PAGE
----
Mary Chipperfield convicted of cruelty

From ANIMAL PEOPLE, March 1999:

trainer Mary Cawley Chipperfield, 61,
and her husband Roger Cawley were on
January 26, 1999 convicted, respectively,
of 12 counts of cruelty toward a
young chimpanzee named Trudi and a
sick elephant.
One of their staff, Stephen
Gillis, was convicted in November
1998 on related charges for allegedly
beating an elephant with an iron bar,
shovel, broom, and pitchfork.

The incidents were documented
on videotape by Terry Stocker
of Animal Defenders, who worked for
the Chipperfields incognito to gather
evidence, assisted at times by fellow
Animal Defenders member Rachel
White, who posed as his girlfriend.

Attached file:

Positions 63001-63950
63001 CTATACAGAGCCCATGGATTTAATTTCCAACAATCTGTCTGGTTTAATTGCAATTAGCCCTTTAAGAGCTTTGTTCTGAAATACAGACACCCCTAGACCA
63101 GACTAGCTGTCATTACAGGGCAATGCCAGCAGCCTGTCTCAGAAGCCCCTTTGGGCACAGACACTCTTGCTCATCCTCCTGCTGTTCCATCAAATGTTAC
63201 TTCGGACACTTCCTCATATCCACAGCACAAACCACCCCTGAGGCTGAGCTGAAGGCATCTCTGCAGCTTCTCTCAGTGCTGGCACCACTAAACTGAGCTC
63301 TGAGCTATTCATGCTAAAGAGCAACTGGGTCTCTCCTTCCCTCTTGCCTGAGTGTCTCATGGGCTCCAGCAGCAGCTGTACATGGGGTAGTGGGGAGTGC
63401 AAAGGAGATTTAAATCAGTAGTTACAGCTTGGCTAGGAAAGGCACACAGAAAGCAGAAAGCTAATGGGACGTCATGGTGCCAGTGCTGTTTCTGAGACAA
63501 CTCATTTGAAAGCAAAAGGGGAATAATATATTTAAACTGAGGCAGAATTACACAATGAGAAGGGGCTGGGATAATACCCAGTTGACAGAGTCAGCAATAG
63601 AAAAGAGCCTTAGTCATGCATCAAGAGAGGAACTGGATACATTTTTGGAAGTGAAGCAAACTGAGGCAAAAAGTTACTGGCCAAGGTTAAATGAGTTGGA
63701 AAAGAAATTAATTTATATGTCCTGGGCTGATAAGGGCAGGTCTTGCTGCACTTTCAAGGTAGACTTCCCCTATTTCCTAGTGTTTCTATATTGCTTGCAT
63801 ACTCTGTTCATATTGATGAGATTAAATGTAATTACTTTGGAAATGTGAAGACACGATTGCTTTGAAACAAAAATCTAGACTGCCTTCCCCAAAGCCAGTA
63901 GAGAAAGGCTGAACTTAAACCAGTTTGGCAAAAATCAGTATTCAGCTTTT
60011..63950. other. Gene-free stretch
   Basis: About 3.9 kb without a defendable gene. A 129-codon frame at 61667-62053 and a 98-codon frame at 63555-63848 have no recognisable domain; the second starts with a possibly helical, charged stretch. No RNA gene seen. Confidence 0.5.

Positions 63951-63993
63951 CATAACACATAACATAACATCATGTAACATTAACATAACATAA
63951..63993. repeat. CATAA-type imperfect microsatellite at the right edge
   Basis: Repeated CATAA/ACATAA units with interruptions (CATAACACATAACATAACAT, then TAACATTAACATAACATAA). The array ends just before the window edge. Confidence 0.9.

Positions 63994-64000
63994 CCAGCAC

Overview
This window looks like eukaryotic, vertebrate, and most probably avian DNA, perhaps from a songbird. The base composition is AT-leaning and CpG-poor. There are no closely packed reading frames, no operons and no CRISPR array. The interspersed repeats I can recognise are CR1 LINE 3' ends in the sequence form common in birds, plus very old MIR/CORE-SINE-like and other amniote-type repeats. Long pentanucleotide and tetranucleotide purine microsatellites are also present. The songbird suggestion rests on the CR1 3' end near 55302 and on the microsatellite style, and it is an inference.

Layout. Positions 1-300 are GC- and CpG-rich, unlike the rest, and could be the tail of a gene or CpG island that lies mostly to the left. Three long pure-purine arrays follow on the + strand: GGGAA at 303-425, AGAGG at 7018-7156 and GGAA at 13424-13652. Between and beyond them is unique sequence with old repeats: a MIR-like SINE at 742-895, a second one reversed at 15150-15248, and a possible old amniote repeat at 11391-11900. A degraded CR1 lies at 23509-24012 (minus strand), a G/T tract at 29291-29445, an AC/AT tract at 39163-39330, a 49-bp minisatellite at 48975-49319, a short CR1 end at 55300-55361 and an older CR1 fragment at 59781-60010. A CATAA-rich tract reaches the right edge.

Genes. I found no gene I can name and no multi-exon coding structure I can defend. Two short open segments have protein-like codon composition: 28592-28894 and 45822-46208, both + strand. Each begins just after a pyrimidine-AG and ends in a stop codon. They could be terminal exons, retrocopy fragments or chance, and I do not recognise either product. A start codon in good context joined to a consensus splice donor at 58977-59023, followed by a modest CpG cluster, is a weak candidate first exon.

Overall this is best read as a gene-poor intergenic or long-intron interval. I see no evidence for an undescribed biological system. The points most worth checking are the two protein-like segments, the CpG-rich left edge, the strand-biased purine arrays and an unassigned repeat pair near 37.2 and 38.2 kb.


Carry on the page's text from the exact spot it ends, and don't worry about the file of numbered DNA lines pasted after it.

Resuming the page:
Stocker’s 625 hours of footage showed
both Chipperfield and Cawley kicking
and beating animals, showed that Trudi
was closely confined in darkness and
isolation for about 14 hours a day, and
showed Mary Chipperfield taunting her
as she took a toy ball away.
Chipperfield and Cawley are
to be sentenced on April 9.
Under British law, they were
allowed to apply for the return of Trudi
and other animals who were held as
evidence, but they relinquished Trudi
to her temporary custodians at the
Monkey World sanctuary in Dorset
after primatologist Jane Goodall,
wildlife filmmaker Sir David
Attenborough, and noted wildlife veterinarian
John Gripper joined more than
150,000 people who opposed the return.
The cruelty convictions are
the first ever against a member of the
Chipperfield clan, who have been performing
in Britain at least since 1683,
when records indicate a forebear entertained
crowds with a dancing bear from
the Pyranees and sold roast ox meat on
the frozen River Thames. A family
split about 40 years ago produced two
separate traveling circuses––Mary
Chipperfield’s Circus, and the Chipperfield
Circus, owned by Chipperfield
Enterprises Ltd.

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